In theory, Texas state law grants both spouses a right to a fair share of their marital estate. Community property laws generally render all income earned and assets acquired during the marriage the joint property of both spouses. If spouses cannot reach a mutual agreement and need to litigate their divorce, a judge will divide their property. There could be a 50/50 split, or a judge could deviate from that standard in the name of fairness.
However, it can be a real challenge to actually determine what would be a fair solution for the division of community property. Spouses may disagree about the factors that should influence the decision, and sometimes they may even try to manipulate court proceedings.
One spouse hiding assets from the other is a prime example of manipulative tactics. This is a somewhat rare but consequential practice that involves actively hiding or underreporting personal holdings to avoid sharing them during a divorce. These are some of the ways that hidden assets can potentially affect the outcome of a couple’s divorce.
They disadvantage one spouse
The unfortunate truth about hidden assets is that they can alter the outcome of negotiations or mediation between spouses. One spouse might agree to accept a very unfavorable property division settlement because they don’t understand the true scope of their marital estate.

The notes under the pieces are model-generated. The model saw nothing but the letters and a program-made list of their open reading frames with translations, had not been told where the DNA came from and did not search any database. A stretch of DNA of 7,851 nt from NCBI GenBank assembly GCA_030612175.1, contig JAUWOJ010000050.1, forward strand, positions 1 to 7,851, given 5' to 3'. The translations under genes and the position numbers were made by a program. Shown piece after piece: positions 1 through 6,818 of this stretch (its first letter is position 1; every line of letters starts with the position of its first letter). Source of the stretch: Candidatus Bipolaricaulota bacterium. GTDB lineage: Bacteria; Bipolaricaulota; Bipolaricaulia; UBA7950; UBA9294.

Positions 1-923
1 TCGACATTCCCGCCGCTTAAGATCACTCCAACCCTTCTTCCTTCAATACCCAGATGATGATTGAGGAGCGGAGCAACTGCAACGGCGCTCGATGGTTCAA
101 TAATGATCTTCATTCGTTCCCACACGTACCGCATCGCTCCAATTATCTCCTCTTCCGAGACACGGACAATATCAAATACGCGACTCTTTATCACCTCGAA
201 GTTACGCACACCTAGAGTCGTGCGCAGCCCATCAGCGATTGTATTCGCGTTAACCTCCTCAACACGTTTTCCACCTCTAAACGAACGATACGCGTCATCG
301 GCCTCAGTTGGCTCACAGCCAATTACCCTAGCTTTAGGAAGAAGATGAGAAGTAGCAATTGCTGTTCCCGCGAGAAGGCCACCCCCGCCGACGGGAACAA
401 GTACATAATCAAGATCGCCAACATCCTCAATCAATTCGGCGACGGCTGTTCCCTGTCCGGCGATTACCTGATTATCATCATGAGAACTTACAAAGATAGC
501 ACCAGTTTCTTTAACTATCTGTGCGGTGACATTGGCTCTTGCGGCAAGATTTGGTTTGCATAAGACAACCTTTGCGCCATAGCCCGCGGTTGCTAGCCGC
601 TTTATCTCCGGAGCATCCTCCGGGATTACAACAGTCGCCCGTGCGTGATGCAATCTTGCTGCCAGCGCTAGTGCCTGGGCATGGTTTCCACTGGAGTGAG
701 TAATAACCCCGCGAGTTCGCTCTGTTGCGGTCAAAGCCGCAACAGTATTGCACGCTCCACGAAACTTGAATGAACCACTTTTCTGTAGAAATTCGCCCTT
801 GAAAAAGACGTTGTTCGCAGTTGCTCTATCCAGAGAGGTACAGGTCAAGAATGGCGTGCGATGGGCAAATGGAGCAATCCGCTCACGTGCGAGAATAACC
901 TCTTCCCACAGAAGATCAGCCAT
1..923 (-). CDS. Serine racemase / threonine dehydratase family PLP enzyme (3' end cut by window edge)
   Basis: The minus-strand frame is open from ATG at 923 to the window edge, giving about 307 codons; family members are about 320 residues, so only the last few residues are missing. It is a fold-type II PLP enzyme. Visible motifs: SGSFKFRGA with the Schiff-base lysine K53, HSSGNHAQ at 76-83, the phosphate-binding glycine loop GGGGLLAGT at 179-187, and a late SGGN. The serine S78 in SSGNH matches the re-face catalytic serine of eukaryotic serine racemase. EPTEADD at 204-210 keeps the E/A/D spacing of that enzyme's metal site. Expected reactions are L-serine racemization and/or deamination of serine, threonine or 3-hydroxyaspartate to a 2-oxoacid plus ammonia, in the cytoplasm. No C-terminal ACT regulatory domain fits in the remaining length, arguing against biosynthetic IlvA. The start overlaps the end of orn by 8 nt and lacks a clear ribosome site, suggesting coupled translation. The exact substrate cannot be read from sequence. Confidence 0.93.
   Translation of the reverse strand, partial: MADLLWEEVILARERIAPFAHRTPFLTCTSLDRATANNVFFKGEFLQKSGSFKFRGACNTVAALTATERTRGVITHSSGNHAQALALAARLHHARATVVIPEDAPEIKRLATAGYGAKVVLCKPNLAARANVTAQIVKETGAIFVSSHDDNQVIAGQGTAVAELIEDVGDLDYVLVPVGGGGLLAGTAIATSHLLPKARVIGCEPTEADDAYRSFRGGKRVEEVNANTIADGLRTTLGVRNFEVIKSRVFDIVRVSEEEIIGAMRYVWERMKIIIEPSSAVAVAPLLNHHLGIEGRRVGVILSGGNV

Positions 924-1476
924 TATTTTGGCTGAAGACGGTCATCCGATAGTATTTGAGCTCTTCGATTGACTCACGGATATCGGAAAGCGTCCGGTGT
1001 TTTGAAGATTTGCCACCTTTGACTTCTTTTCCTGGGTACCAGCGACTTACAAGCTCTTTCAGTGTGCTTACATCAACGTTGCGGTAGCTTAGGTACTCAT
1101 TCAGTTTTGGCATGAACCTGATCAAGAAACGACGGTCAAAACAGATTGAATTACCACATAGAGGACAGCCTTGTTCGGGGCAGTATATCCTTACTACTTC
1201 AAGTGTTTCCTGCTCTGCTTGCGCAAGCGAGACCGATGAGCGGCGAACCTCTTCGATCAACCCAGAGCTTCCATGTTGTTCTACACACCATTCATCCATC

A court order could also end up unfairly imbalanced if someone lies to the courts about what assets they have or the fair market value of their holdings. Those who don’t uncover the warning signs of hidden assets may end up struggling more than they should to rebuild financially after a divorce.
They can result in a penalty
When either spouse notices warning signs that the other may have failed to report certain property or misrepresented the value of their assets, they may take extra steps to evaluate financial records. Those that uncover evidence of hidden assets and financial misrepresentation could potentially leverage that misconduct in court.
Typically, misconduct doesn’t influence property division in any significant way, but intentionally hiding assets does often trigger a penalty. The courts may alter how they divide the resources that belong to the spouses as a way of punishing the spouse that hid assets from the other spouse and the courts.
Understanding the unique challenges that may arise during high-asset divorces can help people more effectively prepare for divorce negotiations and court hearings with the assistance of a legal professional.